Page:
Page Street Press
Published February 1, 2022
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About Forward March
What’s worse? Someone using your face for catfishing or realizing you actually do have a crush on the catfished girl?
Harper “Band Geek” McKinley just wants to make it through her senior year of marching band—and her Republican father’s presidential campaign. That was a tall order to start, but everything was going well enough until someone made a fake gay dating profile posing as Harper. The real Harper can’t afford for anyone to find out about the Tinder profile for three very important reasons:
1. Her mom is the school dean and dating profiles for students are strictly forbidden.
2. Harper doesn’t even know if she likes anyone like that—let alone if she likes other girls.
3. If this secret gets out, her father could lose the election, one she’s not sure she even wants him to win.
But upon meeting Margot Blanchard, the drumline leader who swiped right, Harper thinks it might be worth the trouble to let Margot get to know the real her.
With her dad’s campaign on the line, Harper’s relationship with her family at stake, and no idea who made that fake dating profile, Harper has to decide what’s more important to her: living her truth or becoming the First Daughter of America.
I liked a lot of things about this story. It’s the second marching band story that I’ve read recently, and I really enjoyed dipping into that world again. I also thought that, for a story about a girl whose father is running for president, the politics stayed sidelined, except for where they impacted Harper personally. It kept the story about her instead of being about politics, which I think is great.
I liked Harper as a character, too. She’s timid, especially at first, but she grows a lot through the story. She learns a lot about taking ownership of what she wants and deciding what she will do about it.
The story also explores different kinds of toxic relationships, some more obliquely, and others much more up close. Apologies if this next part is confusing– I’m trying to avoid spoilers.
So. Toxic relationships. This is where my feelings about the book are really split. On the one hand, I thought the way the story explored Harper’s relationships with her parents (and her brother’s history with them) was great. Parent relationships are complicated, and Harper’s relationships with hers are no exception. She has to learn when to challenge, when to find outside support, and when to do what they say until she graduates. Those aren’t always easy decisions. I felt her conflict, anxiety, and hurt so much through the book in those scenes with her parents.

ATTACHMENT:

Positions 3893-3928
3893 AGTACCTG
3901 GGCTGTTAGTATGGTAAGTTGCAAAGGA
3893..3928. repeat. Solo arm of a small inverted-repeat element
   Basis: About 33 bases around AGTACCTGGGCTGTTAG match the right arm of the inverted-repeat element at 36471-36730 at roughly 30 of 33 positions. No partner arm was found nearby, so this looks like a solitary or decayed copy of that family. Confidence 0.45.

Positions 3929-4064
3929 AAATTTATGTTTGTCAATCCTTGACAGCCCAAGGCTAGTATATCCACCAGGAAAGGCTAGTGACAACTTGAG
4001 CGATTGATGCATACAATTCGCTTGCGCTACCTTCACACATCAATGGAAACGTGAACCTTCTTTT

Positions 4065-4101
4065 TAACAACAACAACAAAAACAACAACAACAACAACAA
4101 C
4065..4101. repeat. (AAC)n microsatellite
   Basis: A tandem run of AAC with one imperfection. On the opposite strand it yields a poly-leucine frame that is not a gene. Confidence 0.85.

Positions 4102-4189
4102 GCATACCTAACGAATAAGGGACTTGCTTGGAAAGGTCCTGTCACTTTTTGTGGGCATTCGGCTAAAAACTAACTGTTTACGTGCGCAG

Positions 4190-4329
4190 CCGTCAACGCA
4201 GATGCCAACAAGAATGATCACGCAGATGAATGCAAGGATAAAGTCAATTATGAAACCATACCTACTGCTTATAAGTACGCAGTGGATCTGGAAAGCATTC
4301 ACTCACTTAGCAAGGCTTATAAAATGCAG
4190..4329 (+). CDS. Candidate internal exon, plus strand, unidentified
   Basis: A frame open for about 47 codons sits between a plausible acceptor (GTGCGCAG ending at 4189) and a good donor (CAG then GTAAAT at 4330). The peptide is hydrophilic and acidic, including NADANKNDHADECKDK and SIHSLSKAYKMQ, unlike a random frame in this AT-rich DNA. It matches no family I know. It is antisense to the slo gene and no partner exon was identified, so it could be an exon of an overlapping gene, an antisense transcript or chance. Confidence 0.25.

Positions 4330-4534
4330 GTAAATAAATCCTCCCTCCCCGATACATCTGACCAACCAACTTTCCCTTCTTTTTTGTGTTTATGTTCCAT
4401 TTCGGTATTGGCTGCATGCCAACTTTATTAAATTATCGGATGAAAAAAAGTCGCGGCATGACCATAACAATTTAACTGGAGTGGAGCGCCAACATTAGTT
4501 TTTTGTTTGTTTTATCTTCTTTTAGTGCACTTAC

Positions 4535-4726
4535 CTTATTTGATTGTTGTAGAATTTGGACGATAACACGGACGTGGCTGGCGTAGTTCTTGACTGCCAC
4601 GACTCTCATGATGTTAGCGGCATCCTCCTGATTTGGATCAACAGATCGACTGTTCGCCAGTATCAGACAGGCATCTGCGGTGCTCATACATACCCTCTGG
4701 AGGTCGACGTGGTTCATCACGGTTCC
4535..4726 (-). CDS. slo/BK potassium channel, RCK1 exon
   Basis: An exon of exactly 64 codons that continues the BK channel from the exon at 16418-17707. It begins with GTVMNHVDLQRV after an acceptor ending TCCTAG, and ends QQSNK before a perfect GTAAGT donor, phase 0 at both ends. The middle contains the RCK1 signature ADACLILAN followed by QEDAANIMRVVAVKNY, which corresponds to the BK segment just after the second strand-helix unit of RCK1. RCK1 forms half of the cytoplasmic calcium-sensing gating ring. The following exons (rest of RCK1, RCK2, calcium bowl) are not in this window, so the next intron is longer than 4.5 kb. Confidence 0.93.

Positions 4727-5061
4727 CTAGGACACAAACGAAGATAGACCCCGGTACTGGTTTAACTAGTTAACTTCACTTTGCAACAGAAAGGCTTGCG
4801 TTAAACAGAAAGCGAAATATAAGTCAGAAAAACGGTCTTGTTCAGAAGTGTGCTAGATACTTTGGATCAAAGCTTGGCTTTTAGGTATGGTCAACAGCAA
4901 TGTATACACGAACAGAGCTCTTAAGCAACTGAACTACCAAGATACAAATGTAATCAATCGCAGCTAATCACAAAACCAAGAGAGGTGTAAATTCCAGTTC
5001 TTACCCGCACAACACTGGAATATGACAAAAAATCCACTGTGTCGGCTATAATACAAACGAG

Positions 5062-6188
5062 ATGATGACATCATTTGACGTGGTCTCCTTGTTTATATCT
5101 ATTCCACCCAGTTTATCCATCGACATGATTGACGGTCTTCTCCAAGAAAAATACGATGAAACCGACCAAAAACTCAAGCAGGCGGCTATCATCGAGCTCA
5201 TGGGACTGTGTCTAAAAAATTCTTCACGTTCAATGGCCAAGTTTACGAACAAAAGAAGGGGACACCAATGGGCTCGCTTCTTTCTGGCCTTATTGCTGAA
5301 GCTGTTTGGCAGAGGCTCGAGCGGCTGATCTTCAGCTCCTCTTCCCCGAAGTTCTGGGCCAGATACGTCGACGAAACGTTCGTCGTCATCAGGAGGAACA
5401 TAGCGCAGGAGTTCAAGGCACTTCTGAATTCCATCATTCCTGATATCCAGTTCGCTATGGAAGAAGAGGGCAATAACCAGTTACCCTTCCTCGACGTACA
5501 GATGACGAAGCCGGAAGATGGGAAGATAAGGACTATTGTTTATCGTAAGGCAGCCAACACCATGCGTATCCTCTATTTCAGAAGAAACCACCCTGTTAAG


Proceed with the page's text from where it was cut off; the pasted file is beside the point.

I kind of had a problem with some of the peer relationships in FORWARD MARCH, though. Harper, especially at the beginning of the story, is a really passive character who does a lot of dangerous things to self-sabotage. She doesn’t carry her Epipen or her inhaler, instead depending on others to anticipate her need for them. And she surrounds herself by people who do exactly that and more. One girl searches Harper’s lunch plate for rogue seafood (which Harper is allergic to). While Harper thinks it’s a bit much, she’s also touched at what she feels is this girl’s protectiveness.
As much as Harper grows through the story, I felt like this codependent/passive behavior on her part and the controlling or hypervigilant behavior on the part of the people around her doesn’t really get addressed. She has other conflicts with her friends which also end in an unsatisfying way for me. It felt like instead of really working through an issue, she avoids her friends for a while until she feels bad that they’re still sad and then decides to be friends again.
While I think that makes sense in a high school age character, I wish there had at least been an acknowledgement of the unhealthiness of some of Harper’s actions and relationships.
All in all, I both enjoyed and struggled with things in FORWARD MARCH. I’m kind of split on this one. Readers who enjoyed GET IT TOGETHER, DELILAH by Erin Gough may like this one.
Recommended for Ages 14 up.
Harper is ace and a lesbian. Margot is a lesbian. Other LGBTQ+ minor characters.
Profanity/Crude Language Content
Extreme profanity used somewhat frequently.
Kissing between two girls. Reference to explicit text messages (the content of the messages isn’t revealed).
Some homophobic and transphobic comments and behavior. Harper worries that her parents will throw her out or force her to go to conversion therapy if they learn that she’s queer. The dean of the school does not acknowledge or respect a nonbinary student’s identity. Some mentions of self-harm.
Some students drink beer at a bonfire. Two people (one student, one not) talk about unhealthy parts of their lives in which they drank too much alcohol and needed to get help.
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